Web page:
Modern living poses a string of problems for our heart and mind. We all encounter pressing demands from work, school, family, friends and other people. Our risk of being exposed to traumatic events has gone up. In addition to these, we need to make sense of the extensive information coming from modern communications technology. In other words, we are experiencing stress at varying levels at all times in the present world.
At certain points in our lives, our mind and body already are fed up with these demands, pressures and events. These moments force our body to give in to unbearable stress, which if experienced for an extended period could tax our body’s capability to heal itself.
From stress to sickness
When the body is exposed to stressful “dangerous” situations, whether real or imagined, the body shifts from its normal state to its fight-or-flight state. Our muscles tense. Our heart races and our blood pressure and breathing also shoot up. Our body behaves just as though we are anticipating a predator attack in the wild. Once the stress is removed, our body relaxes and physiological functions return to normal.
Modern society has produced many stresses that most of us no longer can handle. Hence, our body is in a fight-or-flight state most of the time. Like an overworked machine, the body loses its capability to heal itself. This condition makes the body a target for a host of life-threatening diseases such as heart disease, hypertension and cancer.
Stress also causes psychological and behavioral changes that affect all aspects of life. It can slow down your mental functions, create confusion and breed negative attitudes or thoughts that make us worry. Emotionally, it can cause irritation, frustration, over-excitement, apathy and feelings of being overworked and overwhelmed. Shifts in your cognitive, emotional, and behavioral state can lead to relationship problems.
Money and stress
What are the major causes of stress in the United States? According to Stress in America, a survey done by the American Psychological Association, the top sources of stress are money, work (for employed respondents), family responsibilities and health concerns. Since 2007, money concerns have topped the list. This peaked when the global financial crisis gripped the United States in 2008. Even in 2014, when the U.S. economy had recovered, 72 percent of American adults still felt stressed about money and 22 percent said they experience extreme stress because of it.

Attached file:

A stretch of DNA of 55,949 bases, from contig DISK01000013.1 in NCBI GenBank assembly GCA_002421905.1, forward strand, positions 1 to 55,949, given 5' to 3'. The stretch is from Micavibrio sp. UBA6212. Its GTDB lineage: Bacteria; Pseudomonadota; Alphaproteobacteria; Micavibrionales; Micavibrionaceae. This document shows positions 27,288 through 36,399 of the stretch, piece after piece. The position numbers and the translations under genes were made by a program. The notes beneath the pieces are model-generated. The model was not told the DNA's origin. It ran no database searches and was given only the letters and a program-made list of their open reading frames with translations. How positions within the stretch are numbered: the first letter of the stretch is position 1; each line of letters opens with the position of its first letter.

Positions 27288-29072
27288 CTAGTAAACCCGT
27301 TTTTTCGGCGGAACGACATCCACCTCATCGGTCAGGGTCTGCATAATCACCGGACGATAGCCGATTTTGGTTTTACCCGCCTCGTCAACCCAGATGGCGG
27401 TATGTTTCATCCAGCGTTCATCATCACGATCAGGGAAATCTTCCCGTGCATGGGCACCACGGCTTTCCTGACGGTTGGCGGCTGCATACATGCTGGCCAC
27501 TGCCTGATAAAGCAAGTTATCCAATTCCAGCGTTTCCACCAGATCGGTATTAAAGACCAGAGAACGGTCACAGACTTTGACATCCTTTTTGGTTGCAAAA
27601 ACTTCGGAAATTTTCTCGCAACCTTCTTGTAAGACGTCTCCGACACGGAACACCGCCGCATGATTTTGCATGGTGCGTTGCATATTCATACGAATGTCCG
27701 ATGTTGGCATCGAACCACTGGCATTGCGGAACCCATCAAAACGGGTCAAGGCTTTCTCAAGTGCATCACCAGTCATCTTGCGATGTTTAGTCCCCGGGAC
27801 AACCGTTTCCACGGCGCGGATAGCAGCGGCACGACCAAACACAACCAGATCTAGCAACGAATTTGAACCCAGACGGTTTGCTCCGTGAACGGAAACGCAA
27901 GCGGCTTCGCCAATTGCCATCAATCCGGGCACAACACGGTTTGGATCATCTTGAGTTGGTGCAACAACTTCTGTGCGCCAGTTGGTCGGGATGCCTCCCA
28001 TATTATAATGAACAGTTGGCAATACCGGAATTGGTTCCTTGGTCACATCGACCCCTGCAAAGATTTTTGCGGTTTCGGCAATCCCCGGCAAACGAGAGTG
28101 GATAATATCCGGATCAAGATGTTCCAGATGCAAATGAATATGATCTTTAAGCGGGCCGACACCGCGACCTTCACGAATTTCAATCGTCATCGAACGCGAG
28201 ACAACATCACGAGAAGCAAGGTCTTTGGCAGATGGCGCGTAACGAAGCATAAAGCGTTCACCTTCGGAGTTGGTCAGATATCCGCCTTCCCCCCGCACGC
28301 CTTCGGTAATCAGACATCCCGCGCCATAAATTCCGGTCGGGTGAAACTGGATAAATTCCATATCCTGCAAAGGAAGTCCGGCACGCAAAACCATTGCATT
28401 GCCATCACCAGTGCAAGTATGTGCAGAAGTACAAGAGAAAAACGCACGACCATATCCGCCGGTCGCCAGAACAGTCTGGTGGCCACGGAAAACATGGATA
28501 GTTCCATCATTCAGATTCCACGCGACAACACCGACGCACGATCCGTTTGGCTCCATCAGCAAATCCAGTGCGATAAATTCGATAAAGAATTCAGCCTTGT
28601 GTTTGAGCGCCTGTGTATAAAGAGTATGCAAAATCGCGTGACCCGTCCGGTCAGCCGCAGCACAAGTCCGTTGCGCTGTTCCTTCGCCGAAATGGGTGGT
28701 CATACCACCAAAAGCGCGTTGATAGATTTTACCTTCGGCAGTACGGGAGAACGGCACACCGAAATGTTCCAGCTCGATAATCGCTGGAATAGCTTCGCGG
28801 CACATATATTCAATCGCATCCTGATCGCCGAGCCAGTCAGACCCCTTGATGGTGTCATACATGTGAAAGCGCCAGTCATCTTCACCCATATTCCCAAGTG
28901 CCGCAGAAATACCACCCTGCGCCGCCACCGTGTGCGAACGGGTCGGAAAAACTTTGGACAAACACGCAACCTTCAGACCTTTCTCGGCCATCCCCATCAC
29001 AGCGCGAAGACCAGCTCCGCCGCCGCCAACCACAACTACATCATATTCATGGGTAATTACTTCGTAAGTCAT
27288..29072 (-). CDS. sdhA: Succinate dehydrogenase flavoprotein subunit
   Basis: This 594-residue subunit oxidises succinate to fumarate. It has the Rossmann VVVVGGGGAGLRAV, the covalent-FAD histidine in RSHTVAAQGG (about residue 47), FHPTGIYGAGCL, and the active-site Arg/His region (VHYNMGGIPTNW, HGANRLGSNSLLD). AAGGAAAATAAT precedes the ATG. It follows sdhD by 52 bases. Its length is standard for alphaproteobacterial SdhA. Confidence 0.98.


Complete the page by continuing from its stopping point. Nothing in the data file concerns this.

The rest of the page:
The financial crisis that brought financial difficulties and debt problems to Americans has prevented 32 percent of them from living a healthy lifestyle. Worse, one in five Americans have skipped, or thought of skipping, necessary doctor visits because of money problems.
Financial stress covers all aspects of our lives, making managing daily activities difficult. Psychologists say it is the level of worry and negative thoughts we have about our money, and not the amount of money we owe, that predicts depression and health issues. Hence, to cope with financial stress, we have to challenge our doomsday thinking and carry out proactive action by doing the following:
- Practice positive talk. The words we use have the power not only to convince others but also ourselves. Replacing the negative scripts with positive, encouraging ones will make us move on to positive action rather than staying in the rut.
- Get quality sleep. Sleep and stress affect each other. The more quality sleep a person gets, the more he or she is relieved from different kinds of stress, including financial. A bedroom containing the most comfortable mattress, such as a gel memory foam one, as well as a lifestyle that contributes to sound sleep, are necessities to combat the pressures of modern living.
- Record your worries in a journal. Identifying the problems that worry you and pointing out their solutions will encourage you to think positively about your problems. This will train your mind to formulate solutions for every problem you encounter, whether financial or otherwise.
- Change the way you think about money. Money needs to be managed, not to be spent indiscriminately. About half of all Americans have allotted less than one month’s income to savings for an emergency. To weather any financial crisis, experts recommend saving at least six months income.
- Manage your finances. Start resisting your impulse to spend by creating a budget and sticking to it. Personal finance professionals also advise creating a financial plan. This way you can keep track of how much money you have at present and how to spend it carefully.
- Seek professional help. If you believe money is a valuable thing then treat it as such. While others get advice from experts in other fields to boost their income, it is equally or even more beneficial to ask help from financial experts who will teach you to make the most of your income.
Medical professionals and psychologists agree that financial stress can lead to a host of problems. The tips above will help you create a more positive approach to how you treat money and become more responsible in managing it.